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I'm making a stress test for in-memory SQLite db in iOS.

After for a while, OCUnit fired this error.

otest(79450,0xad21a2c0) malloc: *** mmap(size=40267776) failed (error code=12)
*** error: can't allocate region
*** set a breakpoint in malloc_error_break to debug

I think this is hitting memory limit. But I can't figure out my current database size. I tried,

sqlite3_status(SQLITE_STATUS_MEMORY_USED, &current, &peak, false);

but this always returns 0 for current, and some value for peak all same over updates. I read manual entry, but it doesn't look like db size feature. I think I'm digging wrong place. How can I get database size with C-API?

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I assume current/peak are int. why not test the return code to make sure it's SQLITE_OK. Have you sprinkled these calls around in your code so you know for sure 0s always returned? Do check the return code and update question. –  David H Jul 22 '12 at 12:55
Ah actually I meant peak is returning same value over updated regardless of how many data inserted. I'm sorry for the ambiguity. And of course, I'm doing error checking for the call. –  Eonil Jul 22 '12 at 14:20
If it takes a while for this error to happen, are you sure you don't have any sqlite3 related leak? E.g. is every prepare statement partnered with a finalize statement? –  Rob Jul 22 '12 at 15:13
@RobertRyan Actually, I'm writing this stress test to discover those kind of leaks. The issue is I just want to know how big the in-memory database is... –  Eonil Jul 22 '12 at 20:07

1 Answer 1

Based on your comments and the mmap error, I think you are having a similar problem to one I am still struggling with - over use of unified buffer cache. What I'm guessing is going on here is that sqlite is using a mmap file to backup its "in memory" database. So its mmap'd memory, which uses the unified buffer cache (i.e. the shared memory pool), and probably does not use much malloc'd memory at all (which is why you don't see big numbers there).

Now, as the ubc cache becomes increasingly "dirty", iOS starts getting deprived of memory it can use at any instance. So, at some time, sqlite tries to mmap more memory, but when the system looks for free ubc pages, there aren't any free ones. It takes a LONG time to flush blocks to a flash file system.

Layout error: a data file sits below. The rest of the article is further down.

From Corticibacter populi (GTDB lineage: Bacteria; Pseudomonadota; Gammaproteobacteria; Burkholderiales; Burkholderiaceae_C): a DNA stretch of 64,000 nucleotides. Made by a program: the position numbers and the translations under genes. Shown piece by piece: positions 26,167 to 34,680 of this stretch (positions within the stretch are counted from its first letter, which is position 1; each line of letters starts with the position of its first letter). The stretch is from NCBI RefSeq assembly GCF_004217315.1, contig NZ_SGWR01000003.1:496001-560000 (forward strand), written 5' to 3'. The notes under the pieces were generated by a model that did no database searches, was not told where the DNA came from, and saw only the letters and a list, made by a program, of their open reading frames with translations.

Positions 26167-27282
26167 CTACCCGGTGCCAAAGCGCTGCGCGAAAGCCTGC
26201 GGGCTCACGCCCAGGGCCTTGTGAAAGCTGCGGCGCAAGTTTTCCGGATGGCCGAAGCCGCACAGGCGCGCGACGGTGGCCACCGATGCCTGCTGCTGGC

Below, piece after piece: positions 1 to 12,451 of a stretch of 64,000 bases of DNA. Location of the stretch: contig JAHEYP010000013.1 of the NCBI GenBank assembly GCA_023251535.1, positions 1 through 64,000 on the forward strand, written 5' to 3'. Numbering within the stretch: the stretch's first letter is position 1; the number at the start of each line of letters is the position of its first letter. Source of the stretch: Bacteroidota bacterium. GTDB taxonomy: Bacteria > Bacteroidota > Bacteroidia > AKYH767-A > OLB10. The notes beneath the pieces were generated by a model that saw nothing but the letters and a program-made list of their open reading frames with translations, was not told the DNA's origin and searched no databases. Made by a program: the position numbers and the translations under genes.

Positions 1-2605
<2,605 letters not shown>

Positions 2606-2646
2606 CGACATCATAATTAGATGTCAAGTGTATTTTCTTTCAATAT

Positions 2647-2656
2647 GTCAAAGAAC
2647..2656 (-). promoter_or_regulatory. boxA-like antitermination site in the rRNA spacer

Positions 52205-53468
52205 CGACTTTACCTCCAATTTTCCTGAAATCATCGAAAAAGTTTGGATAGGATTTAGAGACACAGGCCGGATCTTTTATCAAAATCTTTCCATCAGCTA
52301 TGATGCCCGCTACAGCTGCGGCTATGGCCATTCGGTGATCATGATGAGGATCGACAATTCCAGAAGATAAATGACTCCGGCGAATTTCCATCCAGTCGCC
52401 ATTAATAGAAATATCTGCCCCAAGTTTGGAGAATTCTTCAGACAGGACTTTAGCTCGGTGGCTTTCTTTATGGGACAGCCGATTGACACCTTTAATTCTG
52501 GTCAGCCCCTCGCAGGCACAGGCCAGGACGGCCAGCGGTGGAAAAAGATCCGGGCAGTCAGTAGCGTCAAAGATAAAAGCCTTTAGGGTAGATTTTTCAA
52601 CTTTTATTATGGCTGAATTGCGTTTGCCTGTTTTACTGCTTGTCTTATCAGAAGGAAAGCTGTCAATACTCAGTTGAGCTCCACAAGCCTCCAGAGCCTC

What makes this such an onerous problem is there is little you can do in your app to even discover that memory is getting low, so you can take steps to avoid it.

What I did in my "display huge downloaded images" open source project is sep track of my ubc usage, and never let it get above 50% of the total system memory.

In your case you may find it better to have sqlite to be file based, then save and F_FULLSYNC the file (waiting for completion) before proceeding. In the end I funneled all my image work through a serial dispatch queue that keep account of the high water mark.

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thanks for interesting informations :) It was just a test, and I wanted to know why this happens. Anyway the manual emphasized the in-memory db (named :memory:) will be remain in memory purely (sqlite.org/inmemorydb.html). Should I accept this situation as SQLite on iOS behaves differently with manual? –  Eonil Jul 22 '12 at 17:39
Look, I don't know sqlite internals. In memory can certainly mean mmap'd memory, means the memory is mapped into at temp file so it does not all have to be resident at the same time. Or, it just may mean that sqllite tried to map 40M of memory (additional) and it could not get that much memory from the system. I spent a week tracking down my issue so it might well take you some time and digging too. What caught my attention was that sqllite was trying to mmap 40M of memory but you said your current or peak memory was no where near that much. –  David H Jul 22 '12 at 18:21

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